The strategy you use for investing for retirement and the strategy you use during retirement are different.  During your savings years it is more important to focus on growth, but during retirement you need to balance growth with income and preservation.  This means the closer you get to retirement the more you need to have in more conservative investments.  Here is a link to my favorite allocation chart to help you figure out where you should have your funds!  The only change I would make is that depending on the person’s asset size, other sources of income, expenses and risk tolerance I would consider having 2 years of expenses in cash so you don’t have to touch your investments during a down period.


Make Sure Your Estate is Planned

Review your estate plan and if you haven’t already, update your will and trust. If you don’t have a will or trust, now would be the ideal time to get them. While these documents may seem morbid while you are alive, they will provide help in protecting your assets in the event something should happen to you. Having these documents will also help to delegate who receives what benefits when you pass on.


Consider Long Term Care Insurance

As you get older you will want to consider buying long term care insurance. This can be a life saver for your nest egg should you or your spouse need to have nursing home care.  The cost for quality nursing home care will quickly eat up money and if the first person uses it all, then the remaining spouse will be hurting for money.  Consider purchasing this insurance between the ages of 55 and 60, and work with a high quality agent as this industry is going through a lot of changes.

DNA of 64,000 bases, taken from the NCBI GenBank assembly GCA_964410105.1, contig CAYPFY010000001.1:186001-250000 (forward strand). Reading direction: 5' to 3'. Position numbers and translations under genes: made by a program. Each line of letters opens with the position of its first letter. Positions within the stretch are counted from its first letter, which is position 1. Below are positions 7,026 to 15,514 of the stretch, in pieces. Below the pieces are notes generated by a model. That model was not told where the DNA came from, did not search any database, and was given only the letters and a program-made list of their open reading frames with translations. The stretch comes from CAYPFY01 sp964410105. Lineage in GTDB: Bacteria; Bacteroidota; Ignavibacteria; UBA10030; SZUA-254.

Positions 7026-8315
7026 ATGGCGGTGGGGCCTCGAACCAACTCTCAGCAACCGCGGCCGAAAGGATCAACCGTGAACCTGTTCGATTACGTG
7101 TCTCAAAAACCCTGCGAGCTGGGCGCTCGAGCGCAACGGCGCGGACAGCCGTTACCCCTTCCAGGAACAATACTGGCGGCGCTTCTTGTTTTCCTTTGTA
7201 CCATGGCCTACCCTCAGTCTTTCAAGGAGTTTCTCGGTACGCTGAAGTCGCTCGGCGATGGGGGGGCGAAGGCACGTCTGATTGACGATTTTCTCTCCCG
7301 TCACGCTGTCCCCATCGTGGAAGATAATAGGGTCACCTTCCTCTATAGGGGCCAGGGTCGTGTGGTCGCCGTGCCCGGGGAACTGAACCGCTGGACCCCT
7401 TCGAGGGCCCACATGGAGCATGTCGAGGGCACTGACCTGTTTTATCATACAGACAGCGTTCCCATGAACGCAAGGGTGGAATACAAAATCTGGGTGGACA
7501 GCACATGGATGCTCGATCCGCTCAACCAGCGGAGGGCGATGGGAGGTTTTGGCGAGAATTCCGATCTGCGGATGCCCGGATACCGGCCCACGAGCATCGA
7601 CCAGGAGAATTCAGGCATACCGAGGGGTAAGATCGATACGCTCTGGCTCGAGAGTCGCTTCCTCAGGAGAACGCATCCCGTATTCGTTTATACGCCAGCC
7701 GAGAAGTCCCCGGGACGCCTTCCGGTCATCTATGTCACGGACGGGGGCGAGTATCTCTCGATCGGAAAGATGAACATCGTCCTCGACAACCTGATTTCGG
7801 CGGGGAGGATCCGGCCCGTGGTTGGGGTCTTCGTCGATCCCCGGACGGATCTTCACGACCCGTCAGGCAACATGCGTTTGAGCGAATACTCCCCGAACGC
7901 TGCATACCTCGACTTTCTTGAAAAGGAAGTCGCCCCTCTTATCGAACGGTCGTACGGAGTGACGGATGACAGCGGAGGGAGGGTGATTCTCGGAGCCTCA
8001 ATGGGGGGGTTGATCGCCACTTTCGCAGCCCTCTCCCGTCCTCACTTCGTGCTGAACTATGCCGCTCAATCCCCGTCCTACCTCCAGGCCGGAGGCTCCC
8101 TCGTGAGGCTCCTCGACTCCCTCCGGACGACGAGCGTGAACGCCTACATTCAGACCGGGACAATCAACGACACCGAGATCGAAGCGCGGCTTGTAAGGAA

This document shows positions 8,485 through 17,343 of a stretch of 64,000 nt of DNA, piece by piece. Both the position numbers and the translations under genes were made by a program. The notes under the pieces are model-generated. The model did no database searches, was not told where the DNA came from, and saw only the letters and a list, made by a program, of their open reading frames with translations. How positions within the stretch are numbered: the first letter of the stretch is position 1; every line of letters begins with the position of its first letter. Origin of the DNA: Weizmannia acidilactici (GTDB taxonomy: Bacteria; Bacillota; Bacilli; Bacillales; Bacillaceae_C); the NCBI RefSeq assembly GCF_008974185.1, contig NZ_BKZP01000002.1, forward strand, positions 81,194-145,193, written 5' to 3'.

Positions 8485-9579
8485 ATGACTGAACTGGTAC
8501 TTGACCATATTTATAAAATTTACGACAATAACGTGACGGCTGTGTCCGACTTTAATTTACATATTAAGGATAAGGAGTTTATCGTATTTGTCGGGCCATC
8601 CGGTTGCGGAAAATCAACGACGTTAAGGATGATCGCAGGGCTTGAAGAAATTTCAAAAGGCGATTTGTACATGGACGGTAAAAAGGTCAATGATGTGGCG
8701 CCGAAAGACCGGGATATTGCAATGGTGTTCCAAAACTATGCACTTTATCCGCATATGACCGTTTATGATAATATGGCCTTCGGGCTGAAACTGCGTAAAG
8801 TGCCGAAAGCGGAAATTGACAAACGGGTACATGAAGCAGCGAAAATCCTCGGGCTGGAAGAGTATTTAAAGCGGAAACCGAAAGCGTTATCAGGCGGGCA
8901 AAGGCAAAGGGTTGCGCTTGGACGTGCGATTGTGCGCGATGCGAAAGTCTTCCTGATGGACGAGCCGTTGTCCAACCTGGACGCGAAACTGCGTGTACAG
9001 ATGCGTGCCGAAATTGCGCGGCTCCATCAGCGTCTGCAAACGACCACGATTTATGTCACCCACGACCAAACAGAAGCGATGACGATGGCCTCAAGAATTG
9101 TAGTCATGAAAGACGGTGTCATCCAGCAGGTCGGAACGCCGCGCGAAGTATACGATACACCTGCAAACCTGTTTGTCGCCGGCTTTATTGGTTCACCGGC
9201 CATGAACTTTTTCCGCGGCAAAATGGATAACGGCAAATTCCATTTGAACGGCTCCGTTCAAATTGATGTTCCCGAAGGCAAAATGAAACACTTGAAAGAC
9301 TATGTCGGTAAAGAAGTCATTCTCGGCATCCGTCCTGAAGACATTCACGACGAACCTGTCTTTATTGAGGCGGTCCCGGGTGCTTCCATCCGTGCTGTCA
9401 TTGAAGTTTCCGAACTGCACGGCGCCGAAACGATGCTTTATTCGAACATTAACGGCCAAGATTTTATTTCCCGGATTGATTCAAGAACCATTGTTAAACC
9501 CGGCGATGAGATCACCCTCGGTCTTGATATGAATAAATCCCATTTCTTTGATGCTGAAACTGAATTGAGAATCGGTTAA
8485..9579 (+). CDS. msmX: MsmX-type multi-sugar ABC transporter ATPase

How are You Going to Spend Your Time

Decide how you plan to spend your time after you retire. What you intend to be doing will have a big impact on the money that you need to have set aside.  Using your plans for retirement plus your current expenses you can come up with an estimate on how much you need to plan for your income needs.

Still more than 10 years away from retirement?  This is still an important step because it will greatly impact how much you need to have saved.  Big plans to travel the world will require more money than plans to babysit the grand kids.


Prepare Yourself Emotionally

Retirement can be an extremely emotional time. One of the best ways to deal with retirement is having that plan we just talked about.  You are going from having highly structured days with work goals and responsibilities to having days to do whatever you want.  Without a plan you will begin to go stir crazy.  While you can make large plans, it can also be as simple as planning to get up and go to the gym, golf on Wednesday and lunch with your friends on Friday.   Expect some hard days and if need be consider a retirement counselor or coach.

Retirement is a process, a closing of one chapter and the opening of another. It is by no means the end. Take your time, explore your hobbies and passions, and see if there is something you want to enjoy for the rest of your life.  (Need help though the transition of retirement? coaching can help you figure out what you want to do and who the new you is!)

By consistently reviewing the above items you will reach your retirement years with lots to look forward to and hopefully few stressors to get in the way.